FDA Challenges Developers To Make Better Pain Treatment Devices

By Kelly Burch 06/01/18

For an innovation challenge, the FDA is looking for devices that provide more benefits than opioids, with fewer risks. 

Global innovation concept

The Food and Drug Administration wants better options available for treating pain—and it is turning to developers for help. 

The FDA announced this week that it is running a new innovation challenge for medical devices that provide solutions to detecting, treating and preventing addiction, addressing drug diversion and treating pain.

Applications will be accepted through September, and the developers of devices that are chosen will be able to work closely with the FDA to bring their product to market. 

“Medical devices, including digital health devices like mobile medical apps, have the potential to play a unique and important role in tackling the opioid crisis. We must advance new ways to find tools to help address the human and financial toll of opioid addiction,” said FDA Commissioner Scott Gottlieb, M.D. 

Gottlieb hopes that by encouraging the development of medical devices, fewer patients will need to rely on opioid pain relief, which has a high risk of addiction. 

“For example, better medical devices that can effectively address local pain syndromes can, in some cases, supplant the use of systemic opioids. This can help reduce overall use of opioids,” he said. 

Finding replacements for opioids is an important piece of confronting the opioid epidemic, he added. 

“This innovation challenge is an example of the FDA’s commitment to an all-of-the-above approach to confront the opioid epidemic, including helping those currently addicted to opioids and preventing new cases of addiction,” he said. “We’re hopeful that in collaborating with public health-minded innovators, we can identify and accelerate the development of new technologies, whether a device, diagnostic test, mobile medical app, or even new clinical decision support software, that can contribute in novel and effective ways to help reduce the scope of this crisis.”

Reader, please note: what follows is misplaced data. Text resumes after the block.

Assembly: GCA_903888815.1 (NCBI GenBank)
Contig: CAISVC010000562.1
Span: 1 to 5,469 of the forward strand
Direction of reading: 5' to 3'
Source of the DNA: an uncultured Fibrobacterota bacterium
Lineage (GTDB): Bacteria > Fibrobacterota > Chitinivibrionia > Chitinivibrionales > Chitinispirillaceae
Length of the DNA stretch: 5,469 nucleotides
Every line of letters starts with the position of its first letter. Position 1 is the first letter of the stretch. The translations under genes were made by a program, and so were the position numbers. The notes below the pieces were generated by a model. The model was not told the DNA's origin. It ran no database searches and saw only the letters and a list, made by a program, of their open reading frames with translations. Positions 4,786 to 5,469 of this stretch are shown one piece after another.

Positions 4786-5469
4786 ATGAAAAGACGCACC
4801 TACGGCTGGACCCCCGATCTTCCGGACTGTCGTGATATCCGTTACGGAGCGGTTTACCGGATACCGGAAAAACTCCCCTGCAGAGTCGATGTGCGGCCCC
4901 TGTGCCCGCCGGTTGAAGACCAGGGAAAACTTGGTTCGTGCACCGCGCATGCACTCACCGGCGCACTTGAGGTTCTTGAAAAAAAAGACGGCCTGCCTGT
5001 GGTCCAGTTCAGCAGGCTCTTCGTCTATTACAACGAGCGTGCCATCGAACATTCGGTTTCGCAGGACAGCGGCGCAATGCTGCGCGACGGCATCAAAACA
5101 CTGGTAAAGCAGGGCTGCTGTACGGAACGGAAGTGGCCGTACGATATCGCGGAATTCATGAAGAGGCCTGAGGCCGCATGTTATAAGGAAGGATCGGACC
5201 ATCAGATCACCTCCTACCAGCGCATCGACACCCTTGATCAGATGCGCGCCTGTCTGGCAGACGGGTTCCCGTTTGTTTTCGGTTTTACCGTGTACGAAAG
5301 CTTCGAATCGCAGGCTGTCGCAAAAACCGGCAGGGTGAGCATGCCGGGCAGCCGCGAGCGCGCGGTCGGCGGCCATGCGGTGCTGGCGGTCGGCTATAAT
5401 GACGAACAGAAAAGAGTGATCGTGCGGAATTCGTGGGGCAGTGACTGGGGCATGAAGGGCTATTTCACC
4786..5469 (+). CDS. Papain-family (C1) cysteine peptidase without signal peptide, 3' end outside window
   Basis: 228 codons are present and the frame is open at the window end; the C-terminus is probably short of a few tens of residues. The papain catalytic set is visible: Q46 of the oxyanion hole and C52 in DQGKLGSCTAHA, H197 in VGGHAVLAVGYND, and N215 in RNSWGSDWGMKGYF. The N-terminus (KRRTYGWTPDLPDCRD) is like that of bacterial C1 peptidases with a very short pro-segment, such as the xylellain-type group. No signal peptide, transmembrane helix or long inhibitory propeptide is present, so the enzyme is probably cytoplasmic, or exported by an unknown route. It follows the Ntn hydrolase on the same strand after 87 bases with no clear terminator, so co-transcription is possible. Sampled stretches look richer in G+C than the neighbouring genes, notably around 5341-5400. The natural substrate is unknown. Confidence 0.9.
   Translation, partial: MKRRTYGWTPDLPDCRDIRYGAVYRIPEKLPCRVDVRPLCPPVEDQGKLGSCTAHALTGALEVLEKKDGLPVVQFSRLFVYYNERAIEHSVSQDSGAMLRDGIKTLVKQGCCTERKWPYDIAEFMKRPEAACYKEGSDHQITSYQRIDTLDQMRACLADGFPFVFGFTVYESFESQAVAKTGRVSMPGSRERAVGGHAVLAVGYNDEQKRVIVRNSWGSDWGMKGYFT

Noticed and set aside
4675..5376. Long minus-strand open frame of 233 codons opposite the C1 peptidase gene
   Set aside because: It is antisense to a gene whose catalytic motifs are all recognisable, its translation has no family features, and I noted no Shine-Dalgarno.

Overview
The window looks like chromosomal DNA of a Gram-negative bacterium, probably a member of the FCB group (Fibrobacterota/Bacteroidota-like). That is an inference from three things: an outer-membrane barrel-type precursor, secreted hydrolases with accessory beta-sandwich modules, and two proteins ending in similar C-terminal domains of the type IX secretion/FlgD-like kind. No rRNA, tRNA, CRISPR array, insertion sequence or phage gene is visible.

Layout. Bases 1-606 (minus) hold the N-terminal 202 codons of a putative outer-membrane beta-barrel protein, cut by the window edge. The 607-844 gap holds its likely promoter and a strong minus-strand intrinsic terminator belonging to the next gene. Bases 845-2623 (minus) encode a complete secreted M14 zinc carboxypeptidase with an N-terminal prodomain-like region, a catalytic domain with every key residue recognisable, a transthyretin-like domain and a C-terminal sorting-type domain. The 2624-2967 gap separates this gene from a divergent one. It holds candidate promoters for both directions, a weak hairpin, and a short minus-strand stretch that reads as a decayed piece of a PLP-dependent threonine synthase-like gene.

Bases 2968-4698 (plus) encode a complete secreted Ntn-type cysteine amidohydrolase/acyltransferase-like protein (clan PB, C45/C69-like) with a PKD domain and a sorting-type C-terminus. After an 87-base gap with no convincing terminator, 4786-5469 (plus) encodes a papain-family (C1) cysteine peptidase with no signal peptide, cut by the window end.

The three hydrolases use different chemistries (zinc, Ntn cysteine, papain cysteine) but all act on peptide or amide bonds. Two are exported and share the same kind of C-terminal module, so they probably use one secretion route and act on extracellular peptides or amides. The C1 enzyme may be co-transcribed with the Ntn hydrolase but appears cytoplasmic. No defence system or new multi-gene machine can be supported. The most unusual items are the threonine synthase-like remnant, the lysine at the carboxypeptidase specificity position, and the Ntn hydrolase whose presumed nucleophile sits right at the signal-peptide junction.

Developers can submit devices that are in any stage of development, including the concept phase. The FDA will be looking for devices that provide more benefits than opioids, with fewer risks. 

In 2012, the FDA ran a similar innovation challenge that helped develop and bring to market new ways of treating renal disease, said Jeff Shuren, director of the FDA’s Center for Devices and Radiological Health. He hopes this challenge will have similar results. 

“The FDA stands ready to provide significant assistance and expedite premarket review of applications to help bring innovative devices that, if properly instituted, could help those at risk for addiction or treat those who might develop opioid use disorder,” he said. “We also hope that in turn these novel products may also help pave the way for the development of future products that build on the latest technologies.”

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Kelly Burch writes about addiction and mental health issues, particularly as they affect families. Follow her on TwitterFacebook, and LinkedIn.